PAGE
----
While Bingham McCutchen is now paying top dollar to hold on to associates at its offices across the country, in San Francisco the firm seems to be paying top dollar so some of them will leave.
Several mid-level and senior litigation associates have taken a buyout deal from the 1,000-lawyer, Boston-based firm, according to multiple sources inside and outside the firm. Four attorneys recently left the firm, and three traded in their full-time associate status for the part-time title of contract attorney, those sources say.
On Tuesday, the firm raised associate salaries in all offices to the $160,000 scale, following crowds of other large firms that have done the same.
Anthony Carbone, chair of the firm's committee on associates, described the personnel moves in San Francisco as "mutually agreeable transitions" initiated by associates based on their individual situations -- not layoffs initiated by the firm.
"Some things take on a life of their own," said Carbone, a partner in New York. "We didn't have any program; it just happened that we had this number of people. We didn't go up to people and say here's something you should take." Carbone declined to comment on the individual deals or identify those who accepted them, but he said that, in general, agreements like these could include a severance payment.
Although Carbone said there was no one factor that precipitated the departures, lawyers inside and outside the firm said that a slowdown in commercial litigation was to blame. One Bingham associate who did not want to be identified, and who did not leave or get reclassified, called it a "creative solution" in "dealing with the ebb and flow of commercial litigation."
David Balabanian, who heads the firm's litigation practice, said the firm's litigators are doing just fine. In San Francisco, litigators are busy with antitrust cases for clients like Intel, commercial fights like the one between Oracle and SAP, and IP cases for clients like Blockbuster in its battle with Netflix, as well as backdating matters, he said.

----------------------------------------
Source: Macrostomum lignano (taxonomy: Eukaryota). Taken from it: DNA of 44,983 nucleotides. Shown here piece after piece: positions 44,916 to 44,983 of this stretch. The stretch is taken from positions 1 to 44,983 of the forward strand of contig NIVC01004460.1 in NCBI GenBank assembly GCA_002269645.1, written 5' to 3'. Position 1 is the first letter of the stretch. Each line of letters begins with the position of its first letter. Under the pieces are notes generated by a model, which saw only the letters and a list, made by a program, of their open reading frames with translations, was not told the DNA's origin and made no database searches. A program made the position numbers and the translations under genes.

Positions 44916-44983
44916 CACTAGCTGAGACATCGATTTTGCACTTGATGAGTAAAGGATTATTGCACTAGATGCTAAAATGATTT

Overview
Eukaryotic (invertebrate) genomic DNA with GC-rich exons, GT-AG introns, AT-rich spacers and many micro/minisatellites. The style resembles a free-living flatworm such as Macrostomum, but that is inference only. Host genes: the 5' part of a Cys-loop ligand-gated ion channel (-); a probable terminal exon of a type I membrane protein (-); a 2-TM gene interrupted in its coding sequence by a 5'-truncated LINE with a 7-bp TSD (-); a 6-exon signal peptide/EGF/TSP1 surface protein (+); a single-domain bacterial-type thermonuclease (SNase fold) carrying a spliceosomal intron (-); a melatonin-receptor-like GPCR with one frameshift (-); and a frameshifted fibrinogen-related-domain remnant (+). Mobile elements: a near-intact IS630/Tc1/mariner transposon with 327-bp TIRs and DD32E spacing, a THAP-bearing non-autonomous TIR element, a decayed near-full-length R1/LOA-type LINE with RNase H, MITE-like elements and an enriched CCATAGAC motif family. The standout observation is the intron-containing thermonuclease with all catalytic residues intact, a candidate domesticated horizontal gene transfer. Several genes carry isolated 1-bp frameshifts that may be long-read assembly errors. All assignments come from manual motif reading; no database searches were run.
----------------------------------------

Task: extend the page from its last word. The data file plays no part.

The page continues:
Balabanian declined to comment on any personnel matters. "The litigation practice is strong. There are ebbs and flows, so that from time to time some parts are in the ebb or the flow, but that's nothing new," he said. "Our commitment to litigation, that it will remain one of the firm's great pillars, is reflected by our hiring targets, which continue unabated, as well as our recent merger."
The firm recently closed a deal to acquire Los Angeles litigation boutique Alschuler Grossman.
Multiple sources say that as litigation work ebbed, the firm made it known that associates thinking of leaving should talk to management individually.
"There was an opportunity for people to leave who wanted to go," said one lawyer familiar with the situation. "They provided some severance."
"Some people decided to do it, and some people decided not to do it," one Bingham associate said.
Though the firm wouldn't say who may have accepted buyouts, four litigation associates have left in the last month. One of them, Tyler Theis, said he was interviewing for in-house jobs, but declined to comment further. The other three -- Renee Dupree, Farschad Farzan and Vibeke Norgaard -- either declined to comment or couldn't be reached for comment.
Three other associates -- Sivan Gai, Todd Pickles and Edward Donnelly -- were recently reclassified on the firm's Web site as part-time contract lawyers. Gai and Pickles declined to comment publicly, and Donnelly didn't return calls.
No one would say how much severance was offered.